Main Street Businesses: What Credit Crunch?

While the fat cats squeal, free market business men and women are going about their own business of creating jobs, making profit and improving choice and the standard of living.  William Dunkelberg, chief economist for the National Federation of Independant Business, the largest small business lobbying group, says the bailout will do “probably nothing” to help small business.

This article in the Washington Business Journalsaid,

William Dunkelberg, chief economist for the National Federation of Independent Business, has a different view.

“Probably nothing” is his assessment of what the massive bailout would do for small businesses.

Dunkelberg, who also chairs Liberty Bell Bank in Cherry Hill, N.J., said the rescue plan wouldn’t affect his bank or most other community banks.

“I don’t have any toxic mortgages to sell,” he said. “We have money to lend.”

There is not even agreement on whether small businesses face a credit crunch.

A net 10 percent of NFIB members said loans were harder to get in August than three months earlier, but only 2 percent cited the cost and availability of credit as their No. 1 business problem — far below the 37 percent who cited credit as their biggest issue in 1982.

When the economy slows, businesses may have a harder time qualifying for loans because their sales and profits decline, Dunkelberg said. But uncertainty about the economy is decreasing small businesses’ demand for credit.

There is “no sign of the seizing up of credit markets,” Dunkelberg said.

Hello!!!!!  Maybe since we are in the middle of a bad debt induced financial crisis – perhaps IT SHOULD BE a little harder to get loans.  The point is ONLY THE FREE MARKET can produce the “correct” allocation of resources.   Can you possibly trust politicians to do it?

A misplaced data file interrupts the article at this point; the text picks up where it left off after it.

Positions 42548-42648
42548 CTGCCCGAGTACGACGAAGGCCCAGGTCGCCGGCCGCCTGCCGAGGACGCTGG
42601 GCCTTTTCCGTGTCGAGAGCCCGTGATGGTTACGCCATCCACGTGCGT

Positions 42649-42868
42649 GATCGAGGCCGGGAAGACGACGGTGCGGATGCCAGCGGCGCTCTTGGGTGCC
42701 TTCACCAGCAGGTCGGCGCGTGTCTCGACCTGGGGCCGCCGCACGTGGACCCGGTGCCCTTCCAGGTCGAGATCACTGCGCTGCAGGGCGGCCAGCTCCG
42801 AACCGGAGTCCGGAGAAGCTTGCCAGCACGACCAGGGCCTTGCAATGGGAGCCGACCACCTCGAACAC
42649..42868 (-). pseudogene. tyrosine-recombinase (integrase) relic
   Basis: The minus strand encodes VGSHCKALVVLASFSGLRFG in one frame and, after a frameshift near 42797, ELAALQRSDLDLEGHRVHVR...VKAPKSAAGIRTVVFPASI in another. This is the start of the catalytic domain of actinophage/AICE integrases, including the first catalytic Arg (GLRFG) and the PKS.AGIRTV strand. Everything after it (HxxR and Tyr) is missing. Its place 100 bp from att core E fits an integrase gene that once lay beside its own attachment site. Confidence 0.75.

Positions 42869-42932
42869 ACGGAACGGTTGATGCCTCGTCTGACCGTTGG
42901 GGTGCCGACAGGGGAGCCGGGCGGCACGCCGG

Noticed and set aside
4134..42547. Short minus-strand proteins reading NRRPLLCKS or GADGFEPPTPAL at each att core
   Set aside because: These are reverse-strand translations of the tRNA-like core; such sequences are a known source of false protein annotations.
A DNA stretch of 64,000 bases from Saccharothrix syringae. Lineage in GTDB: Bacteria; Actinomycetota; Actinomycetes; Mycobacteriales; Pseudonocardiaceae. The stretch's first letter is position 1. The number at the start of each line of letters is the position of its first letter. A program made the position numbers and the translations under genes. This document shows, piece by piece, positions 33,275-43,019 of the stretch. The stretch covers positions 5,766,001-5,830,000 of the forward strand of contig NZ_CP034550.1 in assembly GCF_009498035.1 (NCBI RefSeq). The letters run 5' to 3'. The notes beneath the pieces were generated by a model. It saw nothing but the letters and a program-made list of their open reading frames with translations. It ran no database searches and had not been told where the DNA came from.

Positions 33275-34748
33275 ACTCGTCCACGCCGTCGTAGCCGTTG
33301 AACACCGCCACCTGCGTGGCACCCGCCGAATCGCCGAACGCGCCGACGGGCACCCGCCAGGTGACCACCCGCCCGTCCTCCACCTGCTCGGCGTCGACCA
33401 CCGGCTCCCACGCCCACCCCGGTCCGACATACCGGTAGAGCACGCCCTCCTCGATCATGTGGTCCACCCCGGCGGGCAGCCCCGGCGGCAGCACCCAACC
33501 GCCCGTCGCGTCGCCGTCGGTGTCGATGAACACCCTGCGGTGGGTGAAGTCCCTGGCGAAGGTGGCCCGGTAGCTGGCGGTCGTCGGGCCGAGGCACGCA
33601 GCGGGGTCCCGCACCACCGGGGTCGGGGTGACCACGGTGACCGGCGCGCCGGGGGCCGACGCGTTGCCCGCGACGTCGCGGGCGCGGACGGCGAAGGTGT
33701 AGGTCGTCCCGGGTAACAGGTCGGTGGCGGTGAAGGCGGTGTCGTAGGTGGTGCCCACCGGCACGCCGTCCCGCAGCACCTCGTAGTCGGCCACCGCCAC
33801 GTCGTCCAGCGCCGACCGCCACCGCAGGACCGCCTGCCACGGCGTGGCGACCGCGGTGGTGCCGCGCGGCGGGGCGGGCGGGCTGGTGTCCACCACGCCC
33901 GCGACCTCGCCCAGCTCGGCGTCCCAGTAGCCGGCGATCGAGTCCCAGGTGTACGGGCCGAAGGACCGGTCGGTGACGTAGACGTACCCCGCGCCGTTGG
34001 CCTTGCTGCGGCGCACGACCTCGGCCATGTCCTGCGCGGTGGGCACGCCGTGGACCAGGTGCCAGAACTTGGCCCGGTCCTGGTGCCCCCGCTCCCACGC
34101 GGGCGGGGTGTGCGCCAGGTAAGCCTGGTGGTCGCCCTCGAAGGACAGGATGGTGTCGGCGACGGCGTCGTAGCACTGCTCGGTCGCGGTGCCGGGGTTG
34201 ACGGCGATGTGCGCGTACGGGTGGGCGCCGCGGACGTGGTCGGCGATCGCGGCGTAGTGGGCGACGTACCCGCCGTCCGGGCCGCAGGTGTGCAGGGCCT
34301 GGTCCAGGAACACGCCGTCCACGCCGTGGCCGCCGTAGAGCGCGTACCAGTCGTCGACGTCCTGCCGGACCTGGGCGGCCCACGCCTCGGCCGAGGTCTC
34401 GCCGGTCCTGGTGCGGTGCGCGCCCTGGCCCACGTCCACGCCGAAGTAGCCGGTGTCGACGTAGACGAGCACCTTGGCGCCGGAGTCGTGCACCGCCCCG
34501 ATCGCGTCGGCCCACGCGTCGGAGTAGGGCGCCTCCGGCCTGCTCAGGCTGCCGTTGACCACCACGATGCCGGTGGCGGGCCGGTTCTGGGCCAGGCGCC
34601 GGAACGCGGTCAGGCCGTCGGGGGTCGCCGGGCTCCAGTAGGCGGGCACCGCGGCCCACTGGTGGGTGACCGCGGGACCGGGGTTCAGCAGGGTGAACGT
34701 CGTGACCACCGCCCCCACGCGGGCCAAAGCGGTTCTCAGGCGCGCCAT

Regarding the alleged seizing up of the credit markets (the government is the only thing doing any seizing) the article goes on to presents some difference of opinion, so it’s worth reading the whole thing, but here’s evidence of exactly why libertarian economists say we should keep government’s stcky fingers out of it.

George Mokrzan, chief economist for Huntington Bancshares Inc., said the small business sector is “quite healthy overall.”

“It would be foolish for banks not to lend to them,” he said.

Banks are concerned, however, that regulators will “start second-guessing” every loan decision, said Jim Chessen, chief economist for the American Bankers Association.

That is already happening in some cases, even at well-capitalized banks lending to “good prospects,” he said. “That is having a chilling effect on the willingness of banks to lend to even the best borrowers.”

The government guarantee on SBA loans is designed to encourage banks to lend to small businesses, but that program has shrunk dramatically.

In the wake of the USA-PATRIOT Act, the Iraq war, and countless other government swindles let’s remember the words of some true heroes – The Who – when they sang ” We won’t be fooled again”. 

So call your Congressmember and tell them to “just say no” to the bailout.  BTW I’ve heard rumor the bill will be called the USA PayFor It Act – “U Sucker Americans Pay For It”. 

 

1 comment for “Main Street Businesses: What Credit Crunch?

  1. chuckv
    September 26, 2008 at 10:18 pm

    Didn’t you want to sue the NFIB a month ago?

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